I have a very nostalgic relationship with traditional corned beef. Pretty sure it’s because my Nana and I used to cook it every St. Paddy’s day and I would always wonder why we didn’t eat it on any other day of the year! I cook a corned beef every few months, when I see them at the store. The problem is, the traditional brisket can be really fatty, so I wanted to try “corning” my own cut of meat.
I chose a tri-tip and a pork tenderloin. I also cooked a store-bought corned beef alongside to see how they all compared. I think my favorite was the pork loin, but the tri-tip was really good as well. The brisket was good, but again, a lot fattier. The process is really easy, it’s the wait time that’s hard!
What you’ll need:
Cut of meat, your choice
1 jar of pickling spices
1 gallon of water
2 cups salt
6 teaspoons pink curing salt
½ cup brown sugar
To make the brine:
Toast the pickling spices in a skillet over medium heat until fragrant. Crush them with a mortar and pestle or the back of a spoon.
Put everything except the meat in a large stock pot and bring to a boil. Remove from heat and let it cool. Chill well in the refrigerator.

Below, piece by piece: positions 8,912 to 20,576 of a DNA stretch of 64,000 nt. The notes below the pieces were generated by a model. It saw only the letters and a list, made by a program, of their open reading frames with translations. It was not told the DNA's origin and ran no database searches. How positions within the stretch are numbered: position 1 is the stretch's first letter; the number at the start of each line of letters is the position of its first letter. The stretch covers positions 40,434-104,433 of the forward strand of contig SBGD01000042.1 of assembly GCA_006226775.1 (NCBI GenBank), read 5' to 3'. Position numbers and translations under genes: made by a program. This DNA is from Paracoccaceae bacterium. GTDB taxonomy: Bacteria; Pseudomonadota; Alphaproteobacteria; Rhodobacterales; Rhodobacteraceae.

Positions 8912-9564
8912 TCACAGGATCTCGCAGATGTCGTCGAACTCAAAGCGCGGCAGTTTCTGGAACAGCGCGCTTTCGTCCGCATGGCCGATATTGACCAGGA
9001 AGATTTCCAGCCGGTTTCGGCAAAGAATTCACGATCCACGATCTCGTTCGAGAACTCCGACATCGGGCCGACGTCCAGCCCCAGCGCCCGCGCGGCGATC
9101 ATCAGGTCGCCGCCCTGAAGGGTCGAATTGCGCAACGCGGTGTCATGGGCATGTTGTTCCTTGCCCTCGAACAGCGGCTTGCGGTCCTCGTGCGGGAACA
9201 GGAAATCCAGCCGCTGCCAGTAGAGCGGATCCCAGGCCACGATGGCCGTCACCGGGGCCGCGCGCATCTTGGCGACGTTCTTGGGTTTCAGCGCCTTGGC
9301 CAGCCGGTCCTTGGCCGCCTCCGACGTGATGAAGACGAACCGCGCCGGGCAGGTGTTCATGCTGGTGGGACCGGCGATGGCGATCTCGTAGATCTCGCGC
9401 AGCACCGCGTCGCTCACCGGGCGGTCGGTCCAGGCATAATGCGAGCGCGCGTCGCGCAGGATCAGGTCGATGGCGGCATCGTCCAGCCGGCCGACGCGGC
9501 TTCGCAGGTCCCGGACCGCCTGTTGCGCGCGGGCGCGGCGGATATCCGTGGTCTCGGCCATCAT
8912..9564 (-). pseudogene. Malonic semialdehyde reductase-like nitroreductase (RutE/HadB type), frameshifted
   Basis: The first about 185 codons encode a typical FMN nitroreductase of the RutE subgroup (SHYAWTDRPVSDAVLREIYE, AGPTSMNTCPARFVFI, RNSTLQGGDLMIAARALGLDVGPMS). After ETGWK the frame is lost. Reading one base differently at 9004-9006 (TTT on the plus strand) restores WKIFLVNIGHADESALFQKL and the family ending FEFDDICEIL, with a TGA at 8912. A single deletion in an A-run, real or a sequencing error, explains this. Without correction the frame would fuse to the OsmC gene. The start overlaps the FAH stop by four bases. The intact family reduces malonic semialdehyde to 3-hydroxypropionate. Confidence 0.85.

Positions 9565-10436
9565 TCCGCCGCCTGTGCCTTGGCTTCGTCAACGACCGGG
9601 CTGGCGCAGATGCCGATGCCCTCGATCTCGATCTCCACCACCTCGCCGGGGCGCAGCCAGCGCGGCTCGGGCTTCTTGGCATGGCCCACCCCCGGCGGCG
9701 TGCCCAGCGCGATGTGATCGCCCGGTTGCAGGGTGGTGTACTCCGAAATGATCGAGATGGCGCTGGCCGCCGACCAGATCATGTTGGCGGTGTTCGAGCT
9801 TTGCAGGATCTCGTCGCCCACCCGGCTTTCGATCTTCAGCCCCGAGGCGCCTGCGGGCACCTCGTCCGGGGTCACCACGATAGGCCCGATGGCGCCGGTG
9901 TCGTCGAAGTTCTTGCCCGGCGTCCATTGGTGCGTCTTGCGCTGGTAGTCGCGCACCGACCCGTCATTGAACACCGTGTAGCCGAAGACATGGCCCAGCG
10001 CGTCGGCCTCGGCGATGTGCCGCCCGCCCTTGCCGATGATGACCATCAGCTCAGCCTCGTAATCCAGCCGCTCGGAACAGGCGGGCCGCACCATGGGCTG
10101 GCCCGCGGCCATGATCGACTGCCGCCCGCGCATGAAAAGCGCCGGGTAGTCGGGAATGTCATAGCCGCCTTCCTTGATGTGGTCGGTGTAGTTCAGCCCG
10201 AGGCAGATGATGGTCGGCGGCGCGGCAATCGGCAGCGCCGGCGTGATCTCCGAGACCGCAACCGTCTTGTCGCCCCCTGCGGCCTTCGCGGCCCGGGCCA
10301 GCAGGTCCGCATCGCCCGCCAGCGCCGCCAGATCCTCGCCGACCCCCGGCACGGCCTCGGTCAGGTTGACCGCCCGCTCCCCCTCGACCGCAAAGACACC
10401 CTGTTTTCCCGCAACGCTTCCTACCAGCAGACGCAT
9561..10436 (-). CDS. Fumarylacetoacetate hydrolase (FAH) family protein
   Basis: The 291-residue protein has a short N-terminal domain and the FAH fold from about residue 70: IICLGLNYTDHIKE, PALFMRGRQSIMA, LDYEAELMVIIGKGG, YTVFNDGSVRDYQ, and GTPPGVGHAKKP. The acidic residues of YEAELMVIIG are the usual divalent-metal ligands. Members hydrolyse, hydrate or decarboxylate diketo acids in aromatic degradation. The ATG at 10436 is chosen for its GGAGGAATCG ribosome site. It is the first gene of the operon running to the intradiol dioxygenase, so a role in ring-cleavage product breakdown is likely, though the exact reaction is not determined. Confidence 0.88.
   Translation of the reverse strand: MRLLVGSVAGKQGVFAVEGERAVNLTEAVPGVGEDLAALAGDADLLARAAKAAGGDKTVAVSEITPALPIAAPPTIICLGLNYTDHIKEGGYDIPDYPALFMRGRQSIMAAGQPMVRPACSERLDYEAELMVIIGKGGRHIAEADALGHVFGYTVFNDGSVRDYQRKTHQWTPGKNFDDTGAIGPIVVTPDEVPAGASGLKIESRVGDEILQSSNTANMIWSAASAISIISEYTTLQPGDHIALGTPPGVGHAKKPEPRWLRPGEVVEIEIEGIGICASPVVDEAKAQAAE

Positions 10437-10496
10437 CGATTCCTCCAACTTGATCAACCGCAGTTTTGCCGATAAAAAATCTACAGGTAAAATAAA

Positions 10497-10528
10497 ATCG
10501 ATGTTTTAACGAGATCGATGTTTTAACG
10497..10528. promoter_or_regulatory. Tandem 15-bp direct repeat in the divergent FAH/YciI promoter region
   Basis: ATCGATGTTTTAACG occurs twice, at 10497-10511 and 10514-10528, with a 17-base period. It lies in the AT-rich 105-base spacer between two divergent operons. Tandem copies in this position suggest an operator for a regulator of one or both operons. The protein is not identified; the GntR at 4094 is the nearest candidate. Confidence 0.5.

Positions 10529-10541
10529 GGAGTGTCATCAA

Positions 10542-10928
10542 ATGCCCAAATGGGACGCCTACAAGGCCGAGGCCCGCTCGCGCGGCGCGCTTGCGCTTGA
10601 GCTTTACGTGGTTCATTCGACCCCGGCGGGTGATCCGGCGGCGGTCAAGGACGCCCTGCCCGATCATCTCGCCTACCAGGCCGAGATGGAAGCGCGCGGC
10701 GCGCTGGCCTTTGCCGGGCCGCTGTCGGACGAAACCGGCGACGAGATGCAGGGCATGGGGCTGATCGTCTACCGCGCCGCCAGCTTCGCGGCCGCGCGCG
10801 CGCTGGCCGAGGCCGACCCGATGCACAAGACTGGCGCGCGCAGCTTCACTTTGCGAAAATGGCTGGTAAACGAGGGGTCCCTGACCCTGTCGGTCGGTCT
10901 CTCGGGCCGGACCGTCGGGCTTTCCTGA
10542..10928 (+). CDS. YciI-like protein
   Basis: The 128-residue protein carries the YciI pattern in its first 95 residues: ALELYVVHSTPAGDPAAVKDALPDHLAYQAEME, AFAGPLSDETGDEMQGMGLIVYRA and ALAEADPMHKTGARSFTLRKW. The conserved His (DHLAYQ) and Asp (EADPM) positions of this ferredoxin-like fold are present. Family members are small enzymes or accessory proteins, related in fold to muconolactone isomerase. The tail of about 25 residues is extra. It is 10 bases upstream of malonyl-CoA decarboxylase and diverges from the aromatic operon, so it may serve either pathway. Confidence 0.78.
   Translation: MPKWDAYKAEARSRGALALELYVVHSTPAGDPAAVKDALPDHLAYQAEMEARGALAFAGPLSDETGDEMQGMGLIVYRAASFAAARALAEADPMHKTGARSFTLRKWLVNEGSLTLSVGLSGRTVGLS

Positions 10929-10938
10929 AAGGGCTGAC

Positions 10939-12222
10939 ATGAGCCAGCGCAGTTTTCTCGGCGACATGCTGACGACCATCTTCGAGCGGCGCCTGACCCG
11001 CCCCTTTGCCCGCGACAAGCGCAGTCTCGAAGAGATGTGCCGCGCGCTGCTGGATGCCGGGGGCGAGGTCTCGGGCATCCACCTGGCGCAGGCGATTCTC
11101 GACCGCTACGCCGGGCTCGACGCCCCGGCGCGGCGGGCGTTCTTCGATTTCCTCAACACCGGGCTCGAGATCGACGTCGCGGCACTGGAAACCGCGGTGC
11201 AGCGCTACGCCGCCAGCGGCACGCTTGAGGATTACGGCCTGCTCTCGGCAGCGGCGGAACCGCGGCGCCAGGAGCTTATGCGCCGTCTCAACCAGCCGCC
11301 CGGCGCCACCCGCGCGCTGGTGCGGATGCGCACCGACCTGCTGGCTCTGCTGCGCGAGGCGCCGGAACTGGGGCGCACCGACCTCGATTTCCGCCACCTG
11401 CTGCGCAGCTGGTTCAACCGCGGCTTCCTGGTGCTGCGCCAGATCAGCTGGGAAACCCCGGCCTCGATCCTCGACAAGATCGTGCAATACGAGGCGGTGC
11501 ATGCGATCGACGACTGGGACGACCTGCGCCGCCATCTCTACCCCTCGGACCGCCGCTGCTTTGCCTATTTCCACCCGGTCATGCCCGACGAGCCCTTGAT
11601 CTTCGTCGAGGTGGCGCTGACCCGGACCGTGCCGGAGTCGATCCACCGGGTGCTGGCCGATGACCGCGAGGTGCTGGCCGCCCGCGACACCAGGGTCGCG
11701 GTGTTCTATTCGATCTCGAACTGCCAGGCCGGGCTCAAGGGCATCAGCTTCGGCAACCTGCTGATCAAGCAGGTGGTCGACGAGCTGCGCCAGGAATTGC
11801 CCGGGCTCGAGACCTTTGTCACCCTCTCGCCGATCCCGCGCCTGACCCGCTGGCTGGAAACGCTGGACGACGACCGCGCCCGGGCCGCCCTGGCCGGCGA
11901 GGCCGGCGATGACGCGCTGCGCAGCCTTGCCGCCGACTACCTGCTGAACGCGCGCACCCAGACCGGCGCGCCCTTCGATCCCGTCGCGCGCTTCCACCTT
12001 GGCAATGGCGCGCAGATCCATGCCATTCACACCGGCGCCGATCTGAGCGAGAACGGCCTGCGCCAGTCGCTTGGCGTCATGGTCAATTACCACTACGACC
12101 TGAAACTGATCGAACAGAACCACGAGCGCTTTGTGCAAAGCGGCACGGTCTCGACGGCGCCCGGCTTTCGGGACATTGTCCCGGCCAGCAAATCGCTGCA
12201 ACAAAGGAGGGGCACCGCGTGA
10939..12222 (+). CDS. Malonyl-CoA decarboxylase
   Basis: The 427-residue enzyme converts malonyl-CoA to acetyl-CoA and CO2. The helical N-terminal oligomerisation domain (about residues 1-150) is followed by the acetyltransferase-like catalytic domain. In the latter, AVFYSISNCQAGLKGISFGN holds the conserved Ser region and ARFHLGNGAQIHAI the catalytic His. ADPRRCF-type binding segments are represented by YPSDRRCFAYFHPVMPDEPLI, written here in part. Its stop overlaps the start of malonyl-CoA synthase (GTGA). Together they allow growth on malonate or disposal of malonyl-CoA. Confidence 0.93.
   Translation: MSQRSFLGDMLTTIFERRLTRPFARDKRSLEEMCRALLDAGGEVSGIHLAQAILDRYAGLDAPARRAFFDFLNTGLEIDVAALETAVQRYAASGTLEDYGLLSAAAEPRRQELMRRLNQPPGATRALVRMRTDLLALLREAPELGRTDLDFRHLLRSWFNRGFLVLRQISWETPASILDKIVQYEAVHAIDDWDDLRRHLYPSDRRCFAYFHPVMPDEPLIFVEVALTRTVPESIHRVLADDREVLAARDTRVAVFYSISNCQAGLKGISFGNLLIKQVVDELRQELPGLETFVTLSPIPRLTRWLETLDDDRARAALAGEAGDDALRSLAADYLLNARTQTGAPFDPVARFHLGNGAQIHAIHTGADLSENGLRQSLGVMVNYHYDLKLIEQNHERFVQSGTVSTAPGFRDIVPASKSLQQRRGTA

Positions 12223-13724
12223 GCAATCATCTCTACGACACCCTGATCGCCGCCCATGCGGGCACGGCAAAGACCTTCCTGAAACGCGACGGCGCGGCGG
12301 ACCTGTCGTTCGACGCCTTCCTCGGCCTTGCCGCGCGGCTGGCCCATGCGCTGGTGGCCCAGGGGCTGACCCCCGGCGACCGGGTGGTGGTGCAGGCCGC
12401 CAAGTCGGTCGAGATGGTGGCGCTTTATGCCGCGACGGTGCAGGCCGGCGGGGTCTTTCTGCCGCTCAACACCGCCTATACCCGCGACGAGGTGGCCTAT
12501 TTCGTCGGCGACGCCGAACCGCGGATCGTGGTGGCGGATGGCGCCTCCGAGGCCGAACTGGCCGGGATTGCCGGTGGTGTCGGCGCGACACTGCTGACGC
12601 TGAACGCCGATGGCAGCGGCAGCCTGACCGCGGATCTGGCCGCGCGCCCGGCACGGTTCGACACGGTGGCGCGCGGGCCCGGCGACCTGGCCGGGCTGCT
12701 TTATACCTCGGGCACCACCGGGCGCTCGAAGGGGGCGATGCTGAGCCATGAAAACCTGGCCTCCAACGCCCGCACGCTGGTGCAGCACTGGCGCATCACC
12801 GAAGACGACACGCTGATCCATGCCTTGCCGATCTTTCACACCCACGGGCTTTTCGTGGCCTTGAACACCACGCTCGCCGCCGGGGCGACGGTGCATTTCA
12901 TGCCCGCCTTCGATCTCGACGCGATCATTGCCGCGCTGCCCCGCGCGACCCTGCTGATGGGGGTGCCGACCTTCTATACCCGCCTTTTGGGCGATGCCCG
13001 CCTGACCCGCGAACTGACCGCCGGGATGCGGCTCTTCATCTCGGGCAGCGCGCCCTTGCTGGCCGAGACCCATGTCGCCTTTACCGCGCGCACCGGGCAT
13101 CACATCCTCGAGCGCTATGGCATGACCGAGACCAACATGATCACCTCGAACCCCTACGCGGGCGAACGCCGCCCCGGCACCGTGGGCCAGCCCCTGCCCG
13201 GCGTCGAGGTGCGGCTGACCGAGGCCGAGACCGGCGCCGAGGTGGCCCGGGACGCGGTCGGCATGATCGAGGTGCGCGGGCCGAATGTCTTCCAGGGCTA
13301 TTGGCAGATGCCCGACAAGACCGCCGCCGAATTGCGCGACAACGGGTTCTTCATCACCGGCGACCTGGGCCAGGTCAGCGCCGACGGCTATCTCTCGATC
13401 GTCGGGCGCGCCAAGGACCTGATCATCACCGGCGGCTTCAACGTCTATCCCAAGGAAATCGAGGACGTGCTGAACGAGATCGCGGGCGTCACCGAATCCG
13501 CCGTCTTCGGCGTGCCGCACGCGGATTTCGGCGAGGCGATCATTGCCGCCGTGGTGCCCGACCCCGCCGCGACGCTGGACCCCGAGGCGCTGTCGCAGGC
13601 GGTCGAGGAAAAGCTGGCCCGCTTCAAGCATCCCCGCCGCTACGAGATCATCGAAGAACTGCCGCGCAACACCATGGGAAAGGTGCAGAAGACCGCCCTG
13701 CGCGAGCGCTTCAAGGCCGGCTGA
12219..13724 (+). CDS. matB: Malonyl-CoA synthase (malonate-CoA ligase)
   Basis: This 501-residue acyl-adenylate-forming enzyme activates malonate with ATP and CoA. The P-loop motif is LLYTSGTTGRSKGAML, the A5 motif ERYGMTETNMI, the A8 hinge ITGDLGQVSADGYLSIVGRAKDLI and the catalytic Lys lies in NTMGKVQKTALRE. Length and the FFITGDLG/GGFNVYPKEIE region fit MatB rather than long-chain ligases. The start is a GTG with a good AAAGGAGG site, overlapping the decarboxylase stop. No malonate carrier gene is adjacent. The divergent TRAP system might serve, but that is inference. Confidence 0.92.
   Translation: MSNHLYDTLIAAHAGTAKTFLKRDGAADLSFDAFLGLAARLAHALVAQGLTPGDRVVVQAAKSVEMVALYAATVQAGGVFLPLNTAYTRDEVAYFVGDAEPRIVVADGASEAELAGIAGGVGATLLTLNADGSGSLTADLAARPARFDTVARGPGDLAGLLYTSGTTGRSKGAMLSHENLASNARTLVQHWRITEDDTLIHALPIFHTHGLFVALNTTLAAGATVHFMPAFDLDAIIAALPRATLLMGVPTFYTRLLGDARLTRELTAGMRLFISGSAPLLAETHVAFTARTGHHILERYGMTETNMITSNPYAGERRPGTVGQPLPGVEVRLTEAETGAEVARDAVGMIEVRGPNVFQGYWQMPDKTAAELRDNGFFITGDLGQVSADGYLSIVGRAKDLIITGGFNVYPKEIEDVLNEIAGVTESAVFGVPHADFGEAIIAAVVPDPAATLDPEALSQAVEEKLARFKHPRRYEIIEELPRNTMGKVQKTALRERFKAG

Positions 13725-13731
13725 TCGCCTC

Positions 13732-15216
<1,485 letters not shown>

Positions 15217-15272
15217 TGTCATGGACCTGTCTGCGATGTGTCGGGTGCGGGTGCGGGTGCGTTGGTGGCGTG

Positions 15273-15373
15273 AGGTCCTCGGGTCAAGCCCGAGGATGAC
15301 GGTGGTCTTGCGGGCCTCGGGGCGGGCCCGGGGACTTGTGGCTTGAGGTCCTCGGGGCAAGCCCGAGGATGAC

Meanwhile, prepare you meat. I used a tri-tip as well as a pork loin. Trim the meat well and place in a large Ziploc bag.
When the brine is chilled, fill the bag and seal. Store in the fridge for 5-7 days, turning occasionally to be sure all surfaces are covered in the bring.
To cook the corned meat:
Pour the brine out of the bag over a colander and save the pickling spices.
Put the meat in a large stock pot and cover with water. Add the pickling spices and bring to a boil. Cook over medium heat until the meat is very tender.
Depending on what cut of meat you use, this could be 24 hours. I found the pork loin was tender in about 2 hours, while the tri-tip took closer to 4.
Serve with copious amounts of spicy brown mustard and veggies. If you’re cooking potatoes, you can do them in the pot with the meat. Just throw them in 30 minutes before it’s done.